Synchronous vs. Asynchronous: The Biggest Difference
The POD Network conference is all about effective teaching, whether or not it involves new digital tools. One of the hotter topics covered this year was online teaching and how to do it well. As we talked about effective online teaching, the biggest topic that came up was the massive difference between synchronous and asynchronous online learning.
This doesn’t look like a big difference – it’s only one letter! – but it’s a difference that makes a huge difference in practice. Many of us concluded that when it comes to teaching well, the difference between synchronous and asynchronous online learning is actually bigger than the difference between synchronous online learning and learning in person.
Defining the Differences
Why? First let’s note what the terms mean: “synchronous” means “at the same time”; “asynchronous” is its opposite. In a synchronous online class, the instructors and the students – however physically far apart they may be, however many time zones might separate them – are still all together at once, talking to each other in real time. In an asynchronous class, they’re not – each participant logs in on their own time when convenient. For busy non-traditional learners, that convenience may be essential. But it also has an effect on teaching quality.
Studies of effective teaching emphasize the importance of active learning: the students shouldn’t just sit and watch the instructor but participate in various ways. Traditional face-to-face classrooms take many approaches to allow this active learning, like Socratic questioning of the students, polling large classes with audience-response systems, or seminar-style discussions where disagreement is encouraged.
And here is the key issue: an instructor can closely replicate all of those active-learning approaches in a synchronous online class, at least one where the technology tools are reasonably sophisticated. In an asychronous class, one can’t.
In a synchronous online class, the instructor can ask a question of the students, wait for a student to respond, and then immediately ask another question in response, just like in a face-to-face class. In an asynchronous class, there would at least be a major time lag between each of these steps. In a synchronous online lecture, the instructor can ask the students a polling question and adjust the lecture content based on how well the students understand, just like face-to-face. That cannot happen in an asychronous class, where lectures are prepared in advance. In a synchronous seminar, students can respond to each other’s points in real time, as they would in a face-to-face class. In an asynchronous seminar, discussion – whether on a Blackboard-style text discussion board or a video/audio platform like GoReact or VoiceThread – has to proceed slowly, one step at a time.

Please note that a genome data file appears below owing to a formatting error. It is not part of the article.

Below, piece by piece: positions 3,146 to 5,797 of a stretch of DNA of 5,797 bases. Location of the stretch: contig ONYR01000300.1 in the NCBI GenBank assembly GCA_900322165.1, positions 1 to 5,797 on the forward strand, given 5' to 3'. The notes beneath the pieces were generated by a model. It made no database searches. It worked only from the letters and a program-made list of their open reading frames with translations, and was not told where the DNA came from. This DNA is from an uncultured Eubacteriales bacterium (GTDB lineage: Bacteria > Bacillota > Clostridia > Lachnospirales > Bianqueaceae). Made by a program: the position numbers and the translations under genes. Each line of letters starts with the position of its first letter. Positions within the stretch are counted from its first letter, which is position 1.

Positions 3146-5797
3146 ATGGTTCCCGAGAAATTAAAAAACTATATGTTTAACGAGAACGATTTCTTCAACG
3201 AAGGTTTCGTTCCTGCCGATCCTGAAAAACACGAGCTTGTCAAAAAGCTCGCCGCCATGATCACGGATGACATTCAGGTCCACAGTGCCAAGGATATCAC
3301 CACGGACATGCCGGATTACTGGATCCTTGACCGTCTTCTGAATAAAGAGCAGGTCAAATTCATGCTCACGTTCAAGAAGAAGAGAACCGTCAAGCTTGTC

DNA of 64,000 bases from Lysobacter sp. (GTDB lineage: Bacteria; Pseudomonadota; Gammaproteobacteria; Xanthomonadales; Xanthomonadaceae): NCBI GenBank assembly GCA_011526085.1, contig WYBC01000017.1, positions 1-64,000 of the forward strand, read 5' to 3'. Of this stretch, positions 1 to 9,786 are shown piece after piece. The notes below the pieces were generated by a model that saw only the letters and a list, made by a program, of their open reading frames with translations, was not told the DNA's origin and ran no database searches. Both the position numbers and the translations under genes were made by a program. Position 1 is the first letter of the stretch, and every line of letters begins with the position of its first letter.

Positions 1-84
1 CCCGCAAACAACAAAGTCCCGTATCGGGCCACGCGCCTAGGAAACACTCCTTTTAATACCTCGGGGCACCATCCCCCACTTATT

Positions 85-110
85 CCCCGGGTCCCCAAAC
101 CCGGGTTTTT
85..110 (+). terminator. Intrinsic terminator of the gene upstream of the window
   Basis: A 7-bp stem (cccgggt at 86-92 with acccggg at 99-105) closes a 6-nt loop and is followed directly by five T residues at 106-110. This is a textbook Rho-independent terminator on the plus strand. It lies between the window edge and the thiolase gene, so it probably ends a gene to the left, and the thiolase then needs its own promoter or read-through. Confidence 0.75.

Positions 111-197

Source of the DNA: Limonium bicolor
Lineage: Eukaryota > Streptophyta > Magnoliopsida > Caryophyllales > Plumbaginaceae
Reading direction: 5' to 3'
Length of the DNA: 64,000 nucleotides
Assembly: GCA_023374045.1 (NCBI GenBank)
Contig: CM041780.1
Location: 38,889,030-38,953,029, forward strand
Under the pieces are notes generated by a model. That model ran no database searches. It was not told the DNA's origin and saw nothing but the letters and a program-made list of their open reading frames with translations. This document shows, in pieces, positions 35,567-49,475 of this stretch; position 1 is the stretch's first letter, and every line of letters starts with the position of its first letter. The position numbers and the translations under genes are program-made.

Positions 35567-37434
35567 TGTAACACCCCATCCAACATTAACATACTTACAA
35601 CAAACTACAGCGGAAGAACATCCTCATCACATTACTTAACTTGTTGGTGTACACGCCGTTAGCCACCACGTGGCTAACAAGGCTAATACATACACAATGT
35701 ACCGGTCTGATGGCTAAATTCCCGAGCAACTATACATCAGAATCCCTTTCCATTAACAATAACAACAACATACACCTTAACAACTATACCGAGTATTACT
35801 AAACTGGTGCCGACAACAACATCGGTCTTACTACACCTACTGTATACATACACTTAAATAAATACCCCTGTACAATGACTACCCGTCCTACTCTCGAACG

The Challenge of Asynchronous Learning
None of this is to say active learning can’t happen in an asynchronous class. It can – including some of the situations I’ve just mentioned, where discussions are staggered over longer intervals of time (as they would be on Facebook or similar social-media platforms). The point is that in an asynchronous class, the context is very different. An instructor who has a successful active-learning approach in person may find that they can transfer that approach to a synchronous online class without great difficulty. For an asynchronous class, the change is much greater – and therefore, so is the challenge.
Boston University’s Educational Technologists provide faculty and academic staff tools to enhance teaching while leveraging available and emerging learning-centered technologies. Learn more about Digital Learning & Innovation.
About the Author: As Lead Educational Technologist with Boston University’s Digital Learning & Innovation, Amod Lele helps faculty navigate a wide array of technologies for use in their classes and professional life.